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5 definitions found
 for enemy
From The Collaborative International Dictionary of English v.0.48 :

  Enemy \En"e*my\, n.; pl. Enemies. [OF. enemi, F. ennemi, from
     L. inimicus; in- (negative) + amicus friend. See Amicable.]
     One hostile to another; one who hates, and desires or
     attempts the injury of, another; a foe; an adversary; as, an
     enemy of or to a person; an enemy to truth, or to falsehood.
     [1913 Webster]
           To all good he enemy was still.          --Spenser.
     [1913 Webster]
           I say unto you, Love your enemies.       --Matt. v. 44.
     [1913 Webster]
     The enemy (Mil.), the hostile force. In this sense it is
        construed with the verb and pronoun either in the singular
        or the plural, but more commonly in the singular; as, we
        have met the enemy and he is ours or they are ours.
        [1913 Webster]
              It was difficult in such a country to track the
              enemy. It was impossible to drive him to bay.
     Syn: Foe; antagonist; opponent. See Adversary.
          [1913 Webster]

From The Collaborative International Dictionary of English v.0.48 :

  Enemy \En"e*my\, a.
     Hostile; inimical. [Obs.]
     [1913 Webster]
           They . . . every day grow more enemy to God. --Jer.
     [1913 Webster]

From WordNet (r) 3.0 (2006) :

      n 1: an opposing military force; "the enemy attacked at dawn"
      2: an armed adversary (especially a member of an opposing
         military force); "a soldier must be prepared to kill his
         enemies" [syn: enemy, foe, foeman, opposition]
      3: any hostile group of people; "he viewed lawyers as the real
      4: a personal enemy; "they had been political foes for years"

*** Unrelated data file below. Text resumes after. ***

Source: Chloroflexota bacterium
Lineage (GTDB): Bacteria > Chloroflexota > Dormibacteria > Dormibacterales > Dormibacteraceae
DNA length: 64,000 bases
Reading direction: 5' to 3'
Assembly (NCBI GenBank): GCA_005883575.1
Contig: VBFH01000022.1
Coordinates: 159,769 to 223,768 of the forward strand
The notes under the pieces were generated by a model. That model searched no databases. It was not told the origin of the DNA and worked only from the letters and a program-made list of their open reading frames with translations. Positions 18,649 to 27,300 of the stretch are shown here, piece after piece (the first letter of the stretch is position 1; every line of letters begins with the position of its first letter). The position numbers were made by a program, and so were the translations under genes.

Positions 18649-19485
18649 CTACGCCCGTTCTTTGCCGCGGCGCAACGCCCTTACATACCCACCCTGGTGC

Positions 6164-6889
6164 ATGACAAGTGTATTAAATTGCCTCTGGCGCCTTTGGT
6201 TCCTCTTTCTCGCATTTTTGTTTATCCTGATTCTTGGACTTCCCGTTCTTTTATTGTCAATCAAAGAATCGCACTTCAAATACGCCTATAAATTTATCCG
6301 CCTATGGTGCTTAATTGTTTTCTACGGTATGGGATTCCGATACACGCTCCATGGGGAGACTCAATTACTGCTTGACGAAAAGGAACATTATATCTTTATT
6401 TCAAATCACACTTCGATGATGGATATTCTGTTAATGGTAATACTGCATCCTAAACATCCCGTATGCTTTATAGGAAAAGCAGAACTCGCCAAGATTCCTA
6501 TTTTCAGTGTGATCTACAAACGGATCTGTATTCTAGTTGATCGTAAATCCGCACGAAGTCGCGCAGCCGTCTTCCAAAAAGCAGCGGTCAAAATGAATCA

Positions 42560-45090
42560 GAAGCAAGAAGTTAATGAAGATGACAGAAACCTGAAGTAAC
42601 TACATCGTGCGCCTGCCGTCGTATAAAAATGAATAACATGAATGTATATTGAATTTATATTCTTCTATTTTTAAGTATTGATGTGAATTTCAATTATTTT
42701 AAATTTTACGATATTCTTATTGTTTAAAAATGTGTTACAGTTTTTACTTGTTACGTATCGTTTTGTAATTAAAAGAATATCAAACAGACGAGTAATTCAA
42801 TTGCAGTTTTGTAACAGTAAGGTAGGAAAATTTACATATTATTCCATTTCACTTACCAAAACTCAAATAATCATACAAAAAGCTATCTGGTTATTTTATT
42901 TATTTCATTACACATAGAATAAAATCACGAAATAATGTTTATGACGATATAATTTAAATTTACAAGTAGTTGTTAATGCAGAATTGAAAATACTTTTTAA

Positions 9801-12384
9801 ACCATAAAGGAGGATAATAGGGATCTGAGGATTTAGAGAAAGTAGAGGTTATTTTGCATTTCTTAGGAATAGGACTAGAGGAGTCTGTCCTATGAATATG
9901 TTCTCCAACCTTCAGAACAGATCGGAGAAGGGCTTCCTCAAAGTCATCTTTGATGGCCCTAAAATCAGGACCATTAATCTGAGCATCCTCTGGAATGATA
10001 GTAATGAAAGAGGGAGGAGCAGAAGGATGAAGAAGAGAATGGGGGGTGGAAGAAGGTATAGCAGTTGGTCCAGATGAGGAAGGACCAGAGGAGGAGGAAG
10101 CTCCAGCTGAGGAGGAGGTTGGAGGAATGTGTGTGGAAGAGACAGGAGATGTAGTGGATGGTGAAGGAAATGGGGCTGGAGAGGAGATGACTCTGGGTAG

[syn: foe, enemy] [ant: ally, friend]

From Moby Thesaurus II by Grady Ward, 1.0 :

  105 Moby Thesaurus words for "enemy":
     adversary, adversative, adverse, aggressive, alien, antagonist,
     antagonistic, anti, antipathetic, antithetic, archenemy, assailant,
     attacker, battling, bellicose, belligerent, bitter enemy,
     bloodthirsty, bloody, bloody-minded, chauvinist, chauvinistic,
     clashing, combatant, combative, competitive, competitor, con,
     conflicting, contender, contentious, contestant, contradictory,
     contrary, counter, cross, devil, disaccordant, dissentient,
     emulator, ferocious, fierce, fighting, foe, foeman, fractious,
     full of fight, hawkish, hostile, inimical, invader, jingo,
     jingoish, jingoist, jingoistic, martial, militant, militaristic,
     military, negative, noncooperative, obstinate, offensive,
     open enemy, opponent, opposed, opposing, opposing party, opposite,
     opposite camp, oppositional, oppositive, oppugnant, overthwart,
     perverse, public enemy, pugnacious, quarrelsome, recalcitrant,
     refractory, repugnant, rival, saber-rattling, sanguinary,
     sanguineous, savage, scrappy, soldierlike, soldierly, sworn enemy,
     the loyal opposition, the opposition, the other side,
     trigger-happy, truculent, uncooperative, unfavorable, unfriendly,
     unpacific, unpeaceable, unpeaceful, unpropitious, warlike,
     warmongering, warring

From Bouvier's Law Dictionary, Revised 6th Ed (1856) :

  ENEMY, international law. By this term is understood the whole body of a 
  nation at war with another. It also signifies a citizen or subject of such a 
  nation, as when we say an alien enemy. In a still more extended sense, the 
  word includes any of the subjects or citizens of a state in amity with the 
  United States, who, have commenced, or have made preparations for commencing 
  hostilities against the United States; and also the citizens or subjects of 
  a state in amity with the United States, who are in the service of a state 
  at war with them. Salk. 635; Bac. Ab. Treason, G. 
       2. An enemy cannot, as a general rule, enter into any contract which 
  can be enforced in the courts of law; but the rule is not without 
  exceptions; as, for example, when a state permits expressly its own citizens 
  to trade with the enemy; and perhaps a contract for necessaries, or for 
  money to enable the individual to get home, might be enforced. 7 Pet. R. 
       3. An alien enemy cannot, in general, sue during the war, a citizen of 
  the United States, either in the courts of, the United States, or those of 
  the several states. 1 Kent, Com. 68; 15 John. R. 57 S. C. 16 John. R. 438. 
  Vide Marsh. Ins. c. 2, s. 1; Park. Ins. Index. h.t.; Wesk. Ins. 197; Phil. 
  Ins. Index. h.t.; Chit. Comm. Law, Index, h.t.; Chit. Law of Nations, 
  Index, h.t. 
       4. By the term enemy is also understood, a person who is desirous of 
  doing injury to another. The Latins had two terms to signify these two 
  classes of persons; the first, or the public enemy, they called hostis, and 
  the latter, or the private enemy, inimicus. 

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